Thread: Dog Jealousy?
View Single Post
Old March 21st, 2007, 01:07 AM
MyBirdIsEvil's Avatar
MyBirdIsEvil MyBirdIsEvil is offline
Senior Contributor
Join Date: Apr 2006
Location: Missouri
Posts: 1,720
I think your best bet is to have him evaluated by a behaviorist.
It's hard to tell what the real deal is just from your description on here, even though it does sound like dominance.

My dominant dog has exhibited all these behaviors before, and will still try sometimes, though they're strictly NOT allowed. We also have 4 cats and another dog, so it is possible to keep other animals, and even another dog (or more), with a dominant dog.
A big thing in whether or not a second dog will work is how you are willing to handle your current dog.
Assuming it's dominance, when he gets petted, where he gets to sleep, when he gets to cuddle, etc., may have to be strictly controlled by you depending on his level of dominance (which can only be determined by an experienced behaviorist). For instance if he doesn't understand that he only gets petted when he's invited you have him trying to be pushy and get the other dog away from you when you're giving them attention.
Obviously any dogs will have some kind of dominance battles when a new dog comes into the household, but your dog and the way you handle him will be a huge factor in whether it turns aggressive or gets out of control.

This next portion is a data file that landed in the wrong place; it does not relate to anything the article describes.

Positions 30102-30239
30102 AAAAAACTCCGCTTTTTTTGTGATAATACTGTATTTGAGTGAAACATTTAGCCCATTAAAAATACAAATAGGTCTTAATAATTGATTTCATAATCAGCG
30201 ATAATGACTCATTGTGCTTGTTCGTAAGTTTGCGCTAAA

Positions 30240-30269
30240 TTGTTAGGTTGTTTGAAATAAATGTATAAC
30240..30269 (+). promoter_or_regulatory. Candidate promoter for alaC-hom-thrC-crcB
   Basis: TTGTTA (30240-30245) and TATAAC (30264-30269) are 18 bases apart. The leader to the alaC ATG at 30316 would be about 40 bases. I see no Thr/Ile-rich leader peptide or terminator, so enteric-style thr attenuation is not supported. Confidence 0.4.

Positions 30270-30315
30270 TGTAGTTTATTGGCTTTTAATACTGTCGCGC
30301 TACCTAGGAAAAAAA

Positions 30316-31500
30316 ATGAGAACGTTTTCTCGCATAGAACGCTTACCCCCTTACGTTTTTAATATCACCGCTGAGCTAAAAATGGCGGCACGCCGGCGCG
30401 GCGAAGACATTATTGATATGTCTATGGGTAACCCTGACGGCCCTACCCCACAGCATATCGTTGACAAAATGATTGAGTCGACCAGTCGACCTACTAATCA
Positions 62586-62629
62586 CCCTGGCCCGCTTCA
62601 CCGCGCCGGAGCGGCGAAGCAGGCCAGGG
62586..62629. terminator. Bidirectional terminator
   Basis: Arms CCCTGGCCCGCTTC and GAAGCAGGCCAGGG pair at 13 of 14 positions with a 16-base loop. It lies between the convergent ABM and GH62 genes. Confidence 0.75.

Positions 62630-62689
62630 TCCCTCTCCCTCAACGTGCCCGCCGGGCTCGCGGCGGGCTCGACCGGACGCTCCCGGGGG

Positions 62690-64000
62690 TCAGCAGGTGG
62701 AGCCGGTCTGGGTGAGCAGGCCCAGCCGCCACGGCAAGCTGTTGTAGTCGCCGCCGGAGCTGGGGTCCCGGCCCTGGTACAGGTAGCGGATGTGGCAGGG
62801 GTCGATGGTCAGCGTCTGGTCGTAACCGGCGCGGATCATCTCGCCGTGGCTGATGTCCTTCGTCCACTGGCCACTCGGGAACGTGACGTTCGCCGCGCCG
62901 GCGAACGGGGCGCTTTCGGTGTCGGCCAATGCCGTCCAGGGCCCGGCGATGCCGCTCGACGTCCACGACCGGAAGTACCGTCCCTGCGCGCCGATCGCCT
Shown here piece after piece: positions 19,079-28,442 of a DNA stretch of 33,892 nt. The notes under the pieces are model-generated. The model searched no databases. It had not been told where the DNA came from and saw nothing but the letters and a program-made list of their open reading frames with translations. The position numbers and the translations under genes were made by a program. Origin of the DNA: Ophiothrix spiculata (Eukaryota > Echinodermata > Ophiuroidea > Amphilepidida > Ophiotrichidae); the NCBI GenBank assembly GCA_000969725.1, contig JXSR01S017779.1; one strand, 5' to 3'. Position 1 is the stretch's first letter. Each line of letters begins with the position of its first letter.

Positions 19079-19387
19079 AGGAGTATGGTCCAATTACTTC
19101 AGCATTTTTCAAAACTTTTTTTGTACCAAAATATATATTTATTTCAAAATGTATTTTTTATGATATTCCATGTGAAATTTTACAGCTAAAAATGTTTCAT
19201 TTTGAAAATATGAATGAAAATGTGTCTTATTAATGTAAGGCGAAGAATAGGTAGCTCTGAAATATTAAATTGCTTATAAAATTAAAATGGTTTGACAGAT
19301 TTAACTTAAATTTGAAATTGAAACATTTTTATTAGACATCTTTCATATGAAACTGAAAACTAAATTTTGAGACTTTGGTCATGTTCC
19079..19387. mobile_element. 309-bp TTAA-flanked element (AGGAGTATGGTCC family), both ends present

Another thing is the personality of the 2nd dog. If your current dog is dominant bringing in another dominant dog is probably a BAD idea, so the 2nd dog will also have to be evaluated by itself and with your dog. The best bet would probably be to bring in a more submissive dog, considering your experience level in dealing with dominance. Two dominant dogs can be kept together but this is a more difficult task than a dominant + submissive dog, where the more submissive will probably not elicit the other dog to try and assert himself as often. (by submissive I don't mean extremely so, just a dog that doesn't care about asserting itself to other dogs).

I am slightly curious as to why they suggested your current dog be an only dog though. Nothing you've described is extremely out of the ordinary or what I would consider aggressive.
I think you need to figure out why they listed him as an only dog, because either there's something you're not aware of, or they were being overlycautious. Has he become aggressive before or shown anxiety/stress with other dogs?

Also, I agree that you may want to babysit another dog for a couple of days before inviting the behaviorist over, so they can actually witness the behavior. This is something a good behaviorist will probably discuss with you themselves though.
Reply With Quote